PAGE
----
(Basiliscus vittatus)


Geographic Range

Basiliscus vittatus is native to Latin America. The picture on the left is a Yellow Striped Basilisk. It is found from Central Mexico southward to northern Colombia. Just recently it has been introduced to Florida. In Guatemala, this species is widespread, found practically anywhere where there is a water source.


This species can be found in tropical and subtropical wet, moist, and dry forests. It occurs in dense vegetation along the margin of practically any body of water.

Physical Description

Males may slightly exceed 2 feet in total length, whereas females are considerably smaller (Bartlett 1999). Adult males have a large flaplike crest that is supported by flexible cartilage and projects from the back of the head to the neck. They also have a crest that extends from above their shoulders to about the level of the hind legs (Campbell 1998). The females have a folded "hood" outlining the back of the head and a lower vertebral crest than the males (Bartlett 1999). The head is large and males have a more elongate snout than the females. The tails and limbs are long and slender, the toes have a distinctive series of scales that form a fringe on each side, and the tail is laterally compressed. This is an unmistakable, gangly, brown lizard. Basilisks can both hop and run swiftly. They are able to run over still water when they are startled. Both males and females are dark-barred dorsally and have variably distinct yellowish dorsolateral lines. The lips and venter are light. Young specimens are particularly prominently patterned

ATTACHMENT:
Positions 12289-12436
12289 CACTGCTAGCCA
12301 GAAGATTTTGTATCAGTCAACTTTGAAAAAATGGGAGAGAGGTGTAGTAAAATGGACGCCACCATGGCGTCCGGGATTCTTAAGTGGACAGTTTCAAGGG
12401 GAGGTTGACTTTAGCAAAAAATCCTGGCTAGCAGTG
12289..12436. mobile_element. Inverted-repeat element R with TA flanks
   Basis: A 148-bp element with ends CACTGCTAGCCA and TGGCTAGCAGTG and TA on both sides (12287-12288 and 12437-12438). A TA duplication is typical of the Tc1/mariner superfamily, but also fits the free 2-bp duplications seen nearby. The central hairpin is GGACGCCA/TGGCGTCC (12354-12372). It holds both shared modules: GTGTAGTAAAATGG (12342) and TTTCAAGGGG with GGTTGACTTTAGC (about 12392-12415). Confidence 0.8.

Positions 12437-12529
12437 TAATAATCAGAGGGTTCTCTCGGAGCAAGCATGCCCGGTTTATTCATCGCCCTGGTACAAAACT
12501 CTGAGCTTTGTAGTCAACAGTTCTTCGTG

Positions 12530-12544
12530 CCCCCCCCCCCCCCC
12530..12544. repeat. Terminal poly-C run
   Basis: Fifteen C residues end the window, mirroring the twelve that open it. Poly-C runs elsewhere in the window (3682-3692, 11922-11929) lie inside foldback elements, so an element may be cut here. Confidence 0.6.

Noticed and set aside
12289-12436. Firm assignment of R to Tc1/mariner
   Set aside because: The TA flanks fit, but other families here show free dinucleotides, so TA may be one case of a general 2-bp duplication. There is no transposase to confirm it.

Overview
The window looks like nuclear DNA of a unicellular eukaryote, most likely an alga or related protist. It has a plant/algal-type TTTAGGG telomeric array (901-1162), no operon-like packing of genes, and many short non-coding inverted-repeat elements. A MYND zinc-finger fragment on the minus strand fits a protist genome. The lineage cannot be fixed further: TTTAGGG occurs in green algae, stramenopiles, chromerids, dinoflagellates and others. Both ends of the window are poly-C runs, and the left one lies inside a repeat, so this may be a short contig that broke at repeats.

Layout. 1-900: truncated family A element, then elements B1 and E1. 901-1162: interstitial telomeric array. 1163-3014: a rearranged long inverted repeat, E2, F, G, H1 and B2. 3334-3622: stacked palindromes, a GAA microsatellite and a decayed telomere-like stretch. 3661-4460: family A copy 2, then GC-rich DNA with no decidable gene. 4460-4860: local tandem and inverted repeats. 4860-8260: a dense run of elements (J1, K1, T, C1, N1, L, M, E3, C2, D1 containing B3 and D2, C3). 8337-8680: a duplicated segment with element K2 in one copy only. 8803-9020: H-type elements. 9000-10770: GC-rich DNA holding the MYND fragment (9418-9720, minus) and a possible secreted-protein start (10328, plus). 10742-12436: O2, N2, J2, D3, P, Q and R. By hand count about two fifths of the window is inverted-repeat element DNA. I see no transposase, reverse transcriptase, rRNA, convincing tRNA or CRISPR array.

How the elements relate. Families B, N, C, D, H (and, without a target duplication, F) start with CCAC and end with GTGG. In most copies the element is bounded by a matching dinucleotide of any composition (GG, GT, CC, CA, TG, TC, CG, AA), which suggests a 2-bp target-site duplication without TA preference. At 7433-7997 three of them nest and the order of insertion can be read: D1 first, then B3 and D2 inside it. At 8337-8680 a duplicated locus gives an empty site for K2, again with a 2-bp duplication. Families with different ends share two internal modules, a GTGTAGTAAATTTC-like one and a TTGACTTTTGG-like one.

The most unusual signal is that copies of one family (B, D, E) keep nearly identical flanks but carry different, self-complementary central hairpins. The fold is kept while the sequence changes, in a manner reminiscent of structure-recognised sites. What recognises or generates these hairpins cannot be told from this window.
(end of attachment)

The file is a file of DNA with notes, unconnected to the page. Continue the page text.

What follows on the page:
Breeding interval
Striped basilisks breed once yearly.

Number of offspring
3 to 12

Gestation period
55 to 65 days

Age at sexual or reproductive maturity (female)
3 to 12 months

Age at sexual or reproductive maturity (male)
3 to 12 months

Sexual maturity is reached at about 9 to 10 cm. at less than a year of age, and during the wet season it has been estimated that hatchlings may reach sexual maturity in as little as three months. Females lay 3 to 12 eggs from May to August in a secluded moisture retaining nesting site, usually a hole along a canal bank. The young hatch during the early part of the rainy season from June to September in about 55 to 65 days.

Parental investment:
Females choose a safe nest site for their eggs. After laying the eggs there is no further parental care.


This lizard is quite arboreal, and can be seen in bushes and the lower branches of trees or thickets, but also spends time on the ground. At night it can be found sleeping in vine-covered thickets or in the open on low bushes. This is an alert, agile, speed-demon of a lizard. They are difficult to approach and even harder to photograph. Basilisks are capable of climbing, running, and swimming, all with equal facility. Adult males are particularly wary and may often be heard crashing to safety through the underbrush.

Food Habits

Striped basilisks feed mostly on insects but are reported to sometimes feed on fallen berries

Primary Diet:

Animal Foods:
insects; terrestrial non-insect arthropods.

Plant Foods:


The brown basilisk relies mainly on alertness and speed to avoid predators, but may lash its tail vigorously if caught.

Other Comments

Because of this lizards ability to run across water in short distances, in certain circles it has been christened the "lagartija de Jesu Cristo," Jesus Christ lizard. Locally they are called Cuttette (Koo-te-te).